How Is Alice Walker's Feminist Essay

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Essay 3
Dr. Jordan
WC:
Reframing Feminism for Black Women
Beautiful gardens and handmade colorful quilts are not often the symbols of rebellion however, in Alice Walker’s In Search of Our Mothers’ Gardens these are the pictures of defiance. One overarching theme in Walker’s essay is the idea of a legacy for women and the ability to create art; a theme which is paralleled in the book A Room of One’s Own by Virginia Woolf, which Walker quotes within her essay. Alice Walker quotes and adapts Virginia Woolf’s writing to reframe it for black women. She inserts and changes words to reshape Woolf’s writing to reach black feminists and tell the painful narrative of black women’s history.
Intro needs to be expanded to be more than half the page because fuck.
Alice Walker has respect for Virginia Woolf, she does not tear Woolf down in her essay,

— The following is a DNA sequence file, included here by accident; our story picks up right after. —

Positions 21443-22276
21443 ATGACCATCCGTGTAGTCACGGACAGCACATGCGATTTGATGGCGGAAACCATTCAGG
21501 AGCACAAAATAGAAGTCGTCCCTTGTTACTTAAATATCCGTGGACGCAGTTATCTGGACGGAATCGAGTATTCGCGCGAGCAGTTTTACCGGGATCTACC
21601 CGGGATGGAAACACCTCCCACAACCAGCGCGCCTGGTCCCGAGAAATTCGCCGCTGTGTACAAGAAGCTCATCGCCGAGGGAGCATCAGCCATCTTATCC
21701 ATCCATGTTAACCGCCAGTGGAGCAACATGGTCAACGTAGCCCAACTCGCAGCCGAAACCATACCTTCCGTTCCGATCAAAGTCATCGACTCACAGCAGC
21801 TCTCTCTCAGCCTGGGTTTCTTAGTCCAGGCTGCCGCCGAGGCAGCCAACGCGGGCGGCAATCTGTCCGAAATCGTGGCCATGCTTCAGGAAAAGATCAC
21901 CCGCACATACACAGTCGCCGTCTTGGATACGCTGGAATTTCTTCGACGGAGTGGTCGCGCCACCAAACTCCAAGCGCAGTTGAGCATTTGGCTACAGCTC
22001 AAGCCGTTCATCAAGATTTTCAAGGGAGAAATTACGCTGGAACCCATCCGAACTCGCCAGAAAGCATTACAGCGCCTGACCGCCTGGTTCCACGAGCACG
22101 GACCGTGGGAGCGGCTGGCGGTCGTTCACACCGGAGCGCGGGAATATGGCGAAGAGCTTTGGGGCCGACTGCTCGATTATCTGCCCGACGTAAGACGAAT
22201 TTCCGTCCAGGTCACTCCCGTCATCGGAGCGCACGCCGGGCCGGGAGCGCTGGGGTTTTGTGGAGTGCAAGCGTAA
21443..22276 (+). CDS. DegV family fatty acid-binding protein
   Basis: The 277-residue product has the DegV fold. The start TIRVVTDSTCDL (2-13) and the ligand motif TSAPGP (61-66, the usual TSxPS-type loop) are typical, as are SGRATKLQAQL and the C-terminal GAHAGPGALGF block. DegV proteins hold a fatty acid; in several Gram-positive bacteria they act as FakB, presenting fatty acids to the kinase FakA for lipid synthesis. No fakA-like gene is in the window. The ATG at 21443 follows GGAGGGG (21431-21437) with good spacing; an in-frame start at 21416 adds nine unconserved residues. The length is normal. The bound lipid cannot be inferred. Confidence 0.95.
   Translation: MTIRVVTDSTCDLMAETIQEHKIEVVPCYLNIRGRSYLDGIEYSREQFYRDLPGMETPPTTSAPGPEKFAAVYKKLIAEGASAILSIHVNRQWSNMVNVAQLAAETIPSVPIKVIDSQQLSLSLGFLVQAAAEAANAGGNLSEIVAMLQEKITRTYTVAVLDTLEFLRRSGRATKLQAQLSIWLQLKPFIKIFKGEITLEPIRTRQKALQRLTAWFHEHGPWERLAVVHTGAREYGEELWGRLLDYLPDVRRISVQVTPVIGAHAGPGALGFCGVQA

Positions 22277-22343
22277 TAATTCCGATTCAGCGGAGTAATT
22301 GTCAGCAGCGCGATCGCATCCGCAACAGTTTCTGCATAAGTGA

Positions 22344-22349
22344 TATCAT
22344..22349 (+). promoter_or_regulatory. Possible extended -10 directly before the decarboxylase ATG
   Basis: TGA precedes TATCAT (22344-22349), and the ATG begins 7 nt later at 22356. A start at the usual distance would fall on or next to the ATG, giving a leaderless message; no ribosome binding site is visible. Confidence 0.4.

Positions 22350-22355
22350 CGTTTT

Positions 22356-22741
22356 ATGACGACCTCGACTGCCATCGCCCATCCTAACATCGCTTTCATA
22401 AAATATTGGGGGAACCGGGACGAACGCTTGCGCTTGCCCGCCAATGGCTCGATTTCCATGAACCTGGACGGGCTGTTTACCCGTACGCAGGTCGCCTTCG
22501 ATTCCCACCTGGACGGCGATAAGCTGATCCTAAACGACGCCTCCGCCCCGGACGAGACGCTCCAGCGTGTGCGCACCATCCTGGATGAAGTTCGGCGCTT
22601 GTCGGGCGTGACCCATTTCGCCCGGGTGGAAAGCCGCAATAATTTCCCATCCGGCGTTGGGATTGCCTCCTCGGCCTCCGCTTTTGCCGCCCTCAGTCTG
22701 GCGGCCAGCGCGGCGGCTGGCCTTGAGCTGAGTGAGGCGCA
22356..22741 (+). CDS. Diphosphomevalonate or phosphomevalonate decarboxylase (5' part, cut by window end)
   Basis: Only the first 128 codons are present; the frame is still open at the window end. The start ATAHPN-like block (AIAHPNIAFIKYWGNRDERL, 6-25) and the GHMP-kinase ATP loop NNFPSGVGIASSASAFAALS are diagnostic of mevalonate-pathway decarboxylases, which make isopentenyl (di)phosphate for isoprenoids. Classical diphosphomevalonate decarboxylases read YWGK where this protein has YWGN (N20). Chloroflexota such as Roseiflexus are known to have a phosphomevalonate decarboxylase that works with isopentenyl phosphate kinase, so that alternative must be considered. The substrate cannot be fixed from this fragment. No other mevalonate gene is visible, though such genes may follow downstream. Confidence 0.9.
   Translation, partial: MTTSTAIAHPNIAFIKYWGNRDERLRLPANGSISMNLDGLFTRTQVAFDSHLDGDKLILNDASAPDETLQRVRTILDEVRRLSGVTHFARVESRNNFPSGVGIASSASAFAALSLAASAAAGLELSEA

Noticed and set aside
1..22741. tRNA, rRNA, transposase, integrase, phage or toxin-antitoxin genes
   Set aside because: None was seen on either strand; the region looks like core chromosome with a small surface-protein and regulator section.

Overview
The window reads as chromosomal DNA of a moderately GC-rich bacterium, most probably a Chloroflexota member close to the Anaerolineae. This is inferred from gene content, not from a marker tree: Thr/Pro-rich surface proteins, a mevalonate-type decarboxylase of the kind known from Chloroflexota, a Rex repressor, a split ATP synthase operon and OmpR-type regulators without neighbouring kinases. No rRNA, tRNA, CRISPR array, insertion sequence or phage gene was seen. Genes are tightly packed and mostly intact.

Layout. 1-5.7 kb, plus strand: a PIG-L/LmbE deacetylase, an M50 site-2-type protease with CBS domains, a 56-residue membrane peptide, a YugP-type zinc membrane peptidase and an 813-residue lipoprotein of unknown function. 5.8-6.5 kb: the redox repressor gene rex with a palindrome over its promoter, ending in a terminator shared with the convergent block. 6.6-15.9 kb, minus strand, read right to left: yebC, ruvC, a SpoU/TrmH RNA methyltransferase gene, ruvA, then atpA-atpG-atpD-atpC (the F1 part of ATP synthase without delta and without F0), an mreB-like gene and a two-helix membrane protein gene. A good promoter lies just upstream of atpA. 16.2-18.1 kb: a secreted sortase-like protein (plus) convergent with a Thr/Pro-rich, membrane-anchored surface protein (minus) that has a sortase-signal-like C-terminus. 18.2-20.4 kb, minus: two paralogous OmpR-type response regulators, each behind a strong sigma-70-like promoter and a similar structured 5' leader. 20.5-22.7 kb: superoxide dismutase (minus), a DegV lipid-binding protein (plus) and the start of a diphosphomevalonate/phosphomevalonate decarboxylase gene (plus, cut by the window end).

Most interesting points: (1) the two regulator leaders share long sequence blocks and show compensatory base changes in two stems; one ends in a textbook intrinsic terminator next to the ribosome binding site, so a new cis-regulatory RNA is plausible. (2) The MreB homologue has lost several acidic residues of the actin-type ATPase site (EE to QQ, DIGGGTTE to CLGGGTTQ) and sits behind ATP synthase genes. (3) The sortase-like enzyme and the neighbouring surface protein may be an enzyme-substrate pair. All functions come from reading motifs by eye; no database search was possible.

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By using quotes from Woolf, Alice Walker is able to contrast her own experiences, and those of other black women, with Virginia Woolf’s ideas about feminism. Virginia Woolf was British and white and not poor; she had a prominent voice among peers and was held in high regard. Walker takes Woolf’s quotes and inserts blackness into them. Not only does she add black perspective into the quotes, but she also adds the horror of being black into them. She states, “Any woman born with a great gift in the sixteenth century [insert ‘eighteenth century’ insert ‘black woman’ insert ‘born or made a slave’]” (Walker 166). Walker is inserting something Virginia Woolf never had to experience, the recent and painful history of being enslaved. The physical and literal oppression of the people Walker grew up around left scars on her community, but it also showed that women will create however and wherever they can. Walker counters Woolf’s thesis by saying that women can create without room or money and that in fact, they have been for generations. She uses the life of
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